I just returned from riding a loop through the Atacama, Bolivia and northern Argentina. It was brilliant.
    Thanks for writing! You have a gift.
  8. btrrtlwtr

    btrrtlwtr Been here awhile Super Supporter

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    evergreene my command of the englsh language is not good enough to give you proper praise but as others have said thank you very much for your rr still following you and paul please keep up the great work

    john
    EvergreenE likes this.
  9. Gedrog

    Gedrog 1000 mile stare a 1000 stories to tell

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    Saw this RR and thought, hang on I have seen this unruly mane before from articles in various mags I read :-) so just had to read it, I gobbled up the RR and the first chapter of the book just finished it and now you are waving good bye to this RR. I imagined the moment in Withnail and I see the moment where he utters "We have gone on holiday by mistake"


    The RR had me in stitches, your precarious start, was very much like my first motorcycle adventure, with a new bike to me barely able to ride it , I set off on a trip and encountered a fierce crosswind on my first day it was a proper white knuckle ride so it brought back a lot of memories of nervous moments back. I wore a Stone washed Jean Jacket, jeans, 90's high top sneakers and a dodgy 60's Bell Helmet. Army Duffel Bag full of gear tied across the rear, and that is how I rolled for many years, now more educated on the gear my kit has significantly improved. Last year I came across a someone posting for advise on what to take on his first bike adventure, and by the time the list was finished he may as well have sold his kidney on the black market to afford it all.

    Most people, have the "Charlie and Ewan syndrome" you have to have all the gear, the right bike, (typically a big GS) and they get lost in the detail and scared at the cost of an adventure on a bike, your book will be a different voice saying it is OK to just tie a backpack to a blue bike you just bought at a wishy washy shop, and ride off into the sunset with little or no planning, on ""adventures of questionable success""". The book may yet turn out to be as successful as Ted Simon's book.

    I enjoyed the first chapter of the book, but you described the encounter with the old man better in the Ride report """then looked at me with a sort of fatherly ridicule"""", looking forward to the end result, you have a excellent story to share, that show that with very little money or planning you can achieve an adventure of awesome proportions. However you will encounter the "dark tarred souls" of the safety conscious trolls, that will criticise the whole experience and say how can you promote such irresponsible behaviour. But you will definitely influence a whole generation of new biker gals that will say "well if she can do it so can I"
    freebirrd44, ChadADV, mbanzi and 8 others like this.
  10. ChicoProf

    ChicoProf Been here awhile

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    Chico, CA
    Nicely done! Thanks for sharing the story with us all.

    I need to look back at the beginning of Paul’s current thread - but I don’t recall him telling the full tale of how the two of you connected.
    mtnbikeboy and EvergreenE like this.
  11. skibum69

    skibum69 slave to gravity Super Supporter

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    Now that you mention it I remember not getting full details. As memory serves they were both at some sort of event and started chatting...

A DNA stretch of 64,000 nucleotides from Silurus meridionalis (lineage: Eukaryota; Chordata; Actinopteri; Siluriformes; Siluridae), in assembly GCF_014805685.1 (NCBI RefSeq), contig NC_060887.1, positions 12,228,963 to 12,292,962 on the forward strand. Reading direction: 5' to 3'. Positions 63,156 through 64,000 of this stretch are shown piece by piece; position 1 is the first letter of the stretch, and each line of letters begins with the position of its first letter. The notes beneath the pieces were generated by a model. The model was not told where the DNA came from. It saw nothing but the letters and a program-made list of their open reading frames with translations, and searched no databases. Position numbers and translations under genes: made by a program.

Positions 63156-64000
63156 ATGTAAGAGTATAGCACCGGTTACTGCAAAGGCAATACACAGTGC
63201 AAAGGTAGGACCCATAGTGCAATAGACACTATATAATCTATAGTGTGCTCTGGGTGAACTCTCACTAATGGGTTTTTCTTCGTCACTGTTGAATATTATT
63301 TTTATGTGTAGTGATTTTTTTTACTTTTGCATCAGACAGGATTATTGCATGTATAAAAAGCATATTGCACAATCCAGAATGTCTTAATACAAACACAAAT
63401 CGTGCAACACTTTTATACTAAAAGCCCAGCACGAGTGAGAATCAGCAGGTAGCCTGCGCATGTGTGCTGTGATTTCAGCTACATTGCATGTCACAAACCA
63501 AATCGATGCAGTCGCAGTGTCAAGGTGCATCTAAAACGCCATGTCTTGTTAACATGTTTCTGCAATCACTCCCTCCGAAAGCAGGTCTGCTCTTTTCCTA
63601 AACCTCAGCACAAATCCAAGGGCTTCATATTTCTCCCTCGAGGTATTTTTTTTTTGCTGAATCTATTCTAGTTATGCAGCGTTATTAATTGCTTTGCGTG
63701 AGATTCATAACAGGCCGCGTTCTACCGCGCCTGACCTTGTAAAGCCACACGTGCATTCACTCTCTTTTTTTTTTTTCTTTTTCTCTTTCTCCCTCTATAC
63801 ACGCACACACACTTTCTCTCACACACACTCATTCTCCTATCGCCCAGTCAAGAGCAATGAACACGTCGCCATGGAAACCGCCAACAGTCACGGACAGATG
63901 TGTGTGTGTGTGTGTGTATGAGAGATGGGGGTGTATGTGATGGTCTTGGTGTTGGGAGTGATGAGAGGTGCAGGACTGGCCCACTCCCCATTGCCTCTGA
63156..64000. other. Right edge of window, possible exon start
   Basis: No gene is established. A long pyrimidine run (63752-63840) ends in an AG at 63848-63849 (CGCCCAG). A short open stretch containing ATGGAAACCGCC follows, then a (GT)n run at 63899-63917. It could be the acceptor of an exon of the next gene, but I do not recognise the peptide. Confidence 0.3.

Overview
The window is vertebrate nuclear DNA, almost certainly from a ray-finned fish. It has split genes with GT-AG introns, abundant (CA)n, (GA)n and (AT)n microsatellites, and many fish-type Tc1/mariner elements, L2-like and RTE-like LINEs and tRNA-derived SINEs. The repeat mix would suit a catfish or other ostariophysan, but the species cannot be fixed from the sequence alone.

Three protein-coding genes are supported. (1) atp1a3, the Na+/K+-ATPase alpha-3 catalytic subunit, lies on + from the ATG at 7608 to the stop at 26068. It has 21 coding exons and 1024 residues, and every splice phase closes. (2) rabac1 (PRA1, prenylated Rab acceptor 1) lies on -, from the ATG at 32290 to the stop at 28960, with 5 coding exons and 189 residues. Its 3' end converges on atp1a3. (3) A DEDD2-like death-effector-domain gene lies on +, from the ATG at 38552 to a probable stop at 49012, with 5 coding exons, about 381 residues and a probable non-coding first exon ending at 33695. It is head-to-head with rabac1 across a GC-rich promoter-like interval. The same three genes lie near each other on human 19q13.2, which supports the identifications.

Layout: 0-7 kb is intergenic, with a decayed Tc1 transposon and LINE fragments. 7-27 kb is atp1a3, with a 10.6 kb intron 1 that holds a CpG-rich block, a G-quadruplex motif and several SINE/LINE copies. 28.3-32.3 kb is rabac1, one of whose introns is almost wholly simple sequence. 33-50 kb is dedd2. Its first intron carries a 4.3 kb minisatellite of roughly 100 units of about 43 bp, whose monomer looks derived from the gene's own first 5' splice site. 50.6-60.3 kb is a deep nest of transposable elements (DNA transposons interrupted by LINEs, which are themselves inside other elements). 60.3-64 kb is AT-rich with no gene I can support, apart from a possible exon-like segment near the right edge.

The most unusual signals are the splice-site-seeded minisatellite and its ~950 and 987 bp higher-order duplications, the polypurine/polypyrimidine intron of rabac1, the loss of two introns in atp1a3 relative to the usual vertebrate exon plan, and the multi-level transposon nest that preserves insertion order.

EvergreenE, MrKiwi and ChicoProf like this.
  12. Possibly Certifiable

    Possibly Certifiable Verified Bing-nut

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    I voted with my "like" already. For what it's worth, I would enjoy seeing how things look from your perspective as well as @rtwpaul perspective. Same events, same places, same people, different person doing the viewing and telling the story.
  13. MrKiwi

    MrKiwi Long timer Super Supporter

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    Yes, in the UK...
  14. skibum69

    skibum69 slave to gravity Super Supporter

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    They did tell me the story sitting over beers in the shed last year but my memory is shit.:lol3
    EvergreenE and MrKiwi like this.
  15. Signalman

    Signalman n00b

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    :clap
    EvergreenE likes this.
  16. Geezerguy

    Geezerguy In the shadows

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    Egle, I have enjoyed this RR very much and would be happy to see it continue. However, I know it takes up a good chunk of your time in keeping it going and would understand if you call it finished. I would like to see something that ties your return home to your meeting Paul, from your point of view. Thanks again for taking us along!
    SpiritAtBay and EvergreenE like this.
  17. MrKiwi

    MrKiwi Long timer Super Supporter

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    read this here
  18. dano619

    dano619 Long timer Supporter

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    well, well, well.....I say jump on board with Paul, his pics and narration and you adding to it more and more..... you two make a great team and compliment each other!! It is awesome you two wild and crazy adventure riders hooked up!! Carry on!! :)
    EvergreenE, Cmnthead and ADK like this.
  19. thechief86

    thechief86 jack of all daniels

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    Thank you, so very, very much.
    This report has been my favorite one ever on this site, or any other. I would read anything you wrote, even just a report about a trip across town. I feel like we are friends, after you've opened your world to so many of us on here.
    I sincerely cannot wait for our copy of your book to arrive! I am grateful for your work, and your documentation of a life well lived, even though it is only the beginning of a life full of true adventure, without sponsors or direction, but rather seeing the parts of our world through the eyes of someone for whom adventure has become a way of life, and a means of survival beyond just earning a paycheck.
    Bravo, and thank you again!
    JagLite, EvergreenE and RedHawk47 like this.
  20. brookside

    brookside n00b

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    EvergreenE, I got the email thread a few days ago and read your RR at every moment that I can spare a few minutes. As everyone else has already stated, your writing style, pictures, spirit, courage, wit, and perseverance is amazing. I look forward to opening up the first chapter link, contributing to your indiegogo and anxiously await the book and future RR's. I haven't checked out Paul's website yet but cannot wait to read about evrything else I've missed.
    Thank you!!!
    freebirrd44, JagLite and EvergreenE like this.